In many grocery stores, a bag of salt-covered chips can be cheaper than a single heirloom tomato. And when you are limited on both time and money, sometimes the option that is better for your body takes a back seat to the one that’s easier on the wallet.
But eating healthy doesn’t have to be expensive.
Toni Okamoto has dedicated her career to making plant-based eating attainable for home cooks on a budget. Here are some of her time- and money-saving tips to make your fall nutritious and delicious:
Keep a stocked pantry and freezer
There’s no shame in taking a few shortcuts in the kitchen. Okamoto keeps canned beans and bouillon cubes in the cabinet and bags of rice and broccoli in the freezer.
She also relies on frozen chopped onions to cut down on prep time (and tears), as well as bags of cubed and frozen zucchini and butternut squash for weeknight meals.
“If you’re busy and you want to eat healthy, [frozen produce] makes life so much easier,” said Okamoto, author of the new cookbook, “Plant-Based on a Budget.”
Avoid impulse purchases at the grocery store
Before you head to the grocery store, do an inventory check on what you already have in the fridge and pantry. Then, plan out your meals based on what you have in stock.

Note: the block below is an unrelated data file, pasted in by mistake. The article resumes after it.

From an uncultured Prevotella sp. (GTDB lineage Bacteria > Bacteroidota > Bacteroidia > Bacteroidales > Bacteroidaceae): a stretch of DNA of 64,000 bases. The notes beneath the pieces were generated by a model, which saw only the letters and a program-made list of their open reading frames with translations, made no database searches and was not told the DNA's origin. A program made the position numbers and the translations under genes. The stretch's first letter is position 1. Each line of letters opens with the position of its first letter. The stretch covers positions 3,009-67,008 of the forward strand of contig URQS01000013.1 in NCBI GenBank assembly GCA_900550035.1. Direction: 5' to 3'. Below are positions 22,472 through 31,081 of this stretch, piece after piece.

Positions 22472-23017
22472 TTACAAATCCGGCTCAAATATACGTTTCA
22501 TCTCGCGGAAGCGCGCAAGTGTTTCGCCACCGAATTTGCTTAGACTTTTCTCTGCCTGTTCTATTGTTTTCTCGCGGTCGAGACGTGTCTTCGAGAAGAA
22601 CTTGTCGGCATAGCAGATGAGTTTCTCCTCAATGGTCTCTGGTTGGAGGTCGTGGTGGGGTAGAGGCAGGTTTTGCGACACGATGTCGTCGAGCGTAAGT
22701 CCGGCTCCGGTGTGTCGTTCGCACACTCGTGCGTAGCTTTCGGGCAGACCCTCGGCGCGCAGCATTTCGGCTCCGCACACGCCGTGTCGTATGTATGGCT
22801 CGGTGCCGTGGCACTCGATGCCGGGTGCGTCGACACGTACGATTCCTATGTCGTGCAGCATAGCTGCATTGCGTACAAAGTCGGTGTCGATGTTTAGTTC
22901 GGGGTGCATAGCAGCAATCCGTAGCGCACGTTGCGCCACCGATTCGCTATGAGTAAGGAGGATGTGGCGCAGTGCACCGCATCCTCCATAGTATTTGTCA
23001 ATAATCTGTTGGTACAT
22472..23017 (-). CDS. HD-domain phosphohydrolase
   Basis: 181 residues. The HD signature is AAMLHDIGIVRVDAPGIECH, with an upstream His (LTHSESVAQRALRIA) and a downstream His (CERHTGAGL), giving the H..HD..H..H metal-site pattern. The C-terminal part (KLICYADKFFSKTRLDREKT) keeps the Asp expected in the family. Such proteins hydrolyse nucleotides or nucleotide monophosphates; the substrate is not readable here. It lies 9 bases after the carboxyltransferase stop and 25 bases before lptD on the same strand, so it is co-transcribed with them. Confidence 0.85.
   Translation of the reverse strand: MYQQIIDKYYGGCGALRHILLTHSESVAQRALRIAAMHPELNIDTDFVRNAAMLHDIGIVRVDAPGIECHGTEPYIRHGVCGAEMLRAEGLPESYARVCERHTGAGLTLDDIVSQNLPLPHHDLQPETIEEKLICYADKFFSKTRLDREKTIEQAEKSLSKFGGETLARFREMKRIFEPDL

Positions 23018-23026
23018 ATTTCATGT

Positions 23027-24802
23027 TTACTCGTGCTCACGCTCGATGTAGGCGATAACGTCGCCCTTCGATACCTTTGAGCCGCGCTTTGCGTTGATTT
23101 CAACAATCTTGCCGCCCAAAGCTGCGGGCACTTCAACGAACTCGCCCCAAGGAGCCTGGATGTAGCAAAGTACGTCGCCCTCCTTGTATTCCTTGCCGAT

If you are easily tempted by end displays and goodies in the checkout lane, consider ordering your groceries online to avoid impulse purchases. Okamoto said many grocery retailers offer free curbside pickup for online orders over a certain amount.
Make mornings easier
The back-to-school morning rush can throw a wrench into anyone’s best laid plans to eat healthy, but Okamoto said a little prep the night before can save you time and headaches when you’re trying to get everyone out the door.
She recommends making smoothie bags the night before, or even several days ahead of time. Chop and portion out all of the ingredients for a smoothie into a freezer bag or reusable container and pop them in the freezer — the kids can even assemble their own.
“That way in the morning, all you have to do is throw that in the blender and add some plant-based milk and you have a delicious, healthy, plant-based smoothie for breakfast,” Okamoto said.
Another prep-ahead breakfast she likes is overnight oats. Okamoto lines up five Mason jars for the week and fills them with 1 cup of old-fashioned rolled oats and whatever toppings she is into — frozen berries, seeds, nuts, peanut butter, etc. Then, she covers the oats with 1 cup of plant-based milk and lets them soak overnight in the fridge.
“In the morning they will have softened completely,” said Okamoto, who added that the oats might need a splash of milk and a few additional slices of fruit, to taste.
A lunchtime favorite
Looking for a new item to add to the lunchbox? Okamoto recommends calzones, which sound labor intensive, but are easy to make and freeze for future meals. Roll out already made pizza dough, which you can find in most grocery stores, and cut the dough into smaller portions (you can make the calzones however big or small you like).
Fill the dough with your favorite pizza toppings, then fold it over and bake the calzones. Once they are cool, store the calzones in the freezer and pull them out as needed.
“In the morning, all you have to do is microwave them and send them in the lunchbox,” Okamoto said.